Situated on an island in the middle of the Schweriner See lake, Schwerin Palace is the opulent former home of the dukes and grand dukes of Mecklenburg. It’s regarded as one of the most important works of romantic Historicism and has been nicknamed the "Neuschwanstein of the North”. Schwerin Palace has been listed as a UNESCO World Heritage Site and today serves as the seat of the Mecklenburg-Vorpommern state parliament.

While the earliest records of a castle at this location date to 973 AD, much of the current Schwerin Palace was constructed during the mid-19th century as a collaboration between the renowned architects Gottfried Semper, Friedrich August Stüler, Georg Adolf Demmler and Ernst Friedrich Zwirner. It boasts 635 separate rooms, with elegant balustrades, columns and ornamental figures scattered throughout.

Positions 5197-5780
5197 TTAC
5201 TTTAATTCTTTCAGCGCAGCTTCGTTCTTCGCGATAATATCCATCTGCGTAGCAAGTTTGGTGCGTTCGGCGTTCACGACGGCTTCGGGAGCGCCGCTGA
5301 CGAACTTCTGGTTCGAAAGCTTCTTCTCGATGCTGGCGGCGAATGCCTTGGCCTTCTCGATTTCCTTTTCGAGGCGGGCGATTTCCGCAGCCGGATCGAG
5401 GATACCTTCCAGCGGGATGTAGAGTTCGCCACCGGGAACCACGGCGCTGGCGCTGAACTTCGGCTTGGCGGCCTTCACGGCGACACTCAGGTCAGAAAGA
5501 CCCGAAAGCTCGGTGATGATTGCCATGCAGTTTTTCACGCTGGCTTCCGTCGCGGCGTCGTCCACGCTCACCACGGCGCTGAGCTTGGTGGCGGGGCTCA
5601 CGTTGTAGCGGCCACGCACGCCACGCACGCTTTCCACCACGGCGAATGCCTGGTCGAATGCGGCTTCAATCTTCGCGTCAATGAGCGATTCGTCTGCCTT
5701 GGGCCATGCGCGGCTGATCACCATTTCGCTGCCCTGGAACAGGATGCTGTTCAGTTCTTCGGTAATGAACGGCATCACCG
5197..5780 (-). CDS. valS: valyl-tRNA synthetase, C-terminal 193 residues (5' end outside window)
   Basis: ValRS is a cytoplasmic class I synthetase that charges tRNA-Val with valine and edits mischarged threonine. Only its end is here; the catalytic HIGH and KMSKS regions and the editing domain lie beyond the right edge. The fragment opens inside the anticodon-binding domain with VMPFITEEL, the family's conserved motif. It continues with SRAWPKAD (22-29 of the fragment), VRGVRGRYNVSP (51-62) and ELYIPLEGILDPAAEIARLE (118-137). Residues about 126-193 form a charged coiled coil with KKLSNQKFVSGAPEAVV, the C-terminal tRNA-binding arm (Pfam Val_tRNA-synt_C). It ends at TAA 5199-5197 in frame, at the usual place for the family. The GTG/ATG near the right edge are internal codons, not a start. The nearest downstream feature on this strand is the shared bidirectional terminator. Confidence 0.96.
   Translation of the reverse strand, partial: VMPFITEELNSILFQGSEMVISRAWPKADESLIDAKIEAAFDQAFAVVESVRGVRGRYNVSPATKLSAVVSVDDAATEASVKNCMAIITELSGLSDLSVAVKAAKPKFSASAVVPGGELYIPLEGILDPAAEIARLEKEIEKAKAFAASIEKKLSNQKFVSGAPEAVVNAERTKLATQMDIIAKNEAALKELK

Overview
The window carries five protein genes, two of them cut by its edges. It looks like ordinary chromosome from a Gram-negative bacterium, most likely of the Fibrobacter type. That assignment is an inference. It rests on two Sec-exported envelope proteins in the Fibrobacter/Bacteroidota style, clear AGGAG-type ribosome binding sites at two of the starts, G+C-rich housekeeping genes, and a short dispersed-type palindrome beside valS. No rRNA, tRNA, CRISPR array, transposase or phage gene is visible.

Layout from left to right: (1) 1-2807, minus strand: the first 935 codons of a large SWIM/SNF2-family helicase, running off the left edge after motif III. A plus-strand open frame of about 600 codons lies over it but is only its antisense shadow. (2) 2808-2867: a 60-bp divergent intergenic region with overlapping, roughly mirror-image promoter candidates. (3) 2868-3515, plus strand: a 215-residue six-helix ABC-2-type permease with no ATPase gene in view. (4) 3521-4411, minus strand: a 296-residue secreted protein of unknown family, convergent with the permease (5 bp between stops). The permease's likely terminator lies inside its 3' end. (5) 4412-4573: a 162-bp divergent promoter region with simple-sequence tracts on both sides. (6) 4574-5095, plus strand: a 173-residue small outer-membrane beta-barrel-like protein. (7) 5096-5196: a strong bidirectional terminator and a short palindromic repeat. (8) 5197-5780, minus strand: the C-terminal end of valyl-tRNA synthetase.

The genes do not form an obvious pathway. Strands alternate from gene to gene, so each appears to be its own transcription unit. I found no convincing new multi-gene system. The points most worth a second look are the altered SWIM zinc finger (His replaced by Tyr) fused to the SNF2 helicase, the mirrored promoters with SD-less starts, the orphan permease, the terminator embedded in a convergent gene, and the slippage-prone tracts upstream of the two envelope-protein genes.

Part of the castle is open as the Schwerin Castle Museum for visitors wanting to wander through its luxuriously appointed reception rooms, drawing rooms and living rooms that are decorated with period furnishings, sculptures and artworks. Among its highlights are the illustrious throne room, the extensive weaponry and porcelain collections, as well as the newly opened silver chamber.

Schwerin Castle is surrounded by one of the most important baroque gardens in Northern Germany and includes a charming orangery made of cast iron and glass, as well as seasonal flower beds and ornate sculptures. It was originally designed as a French pleasure garden but later transformed with elements of English landscape design along its lake shore and Italian architecture in its terraces.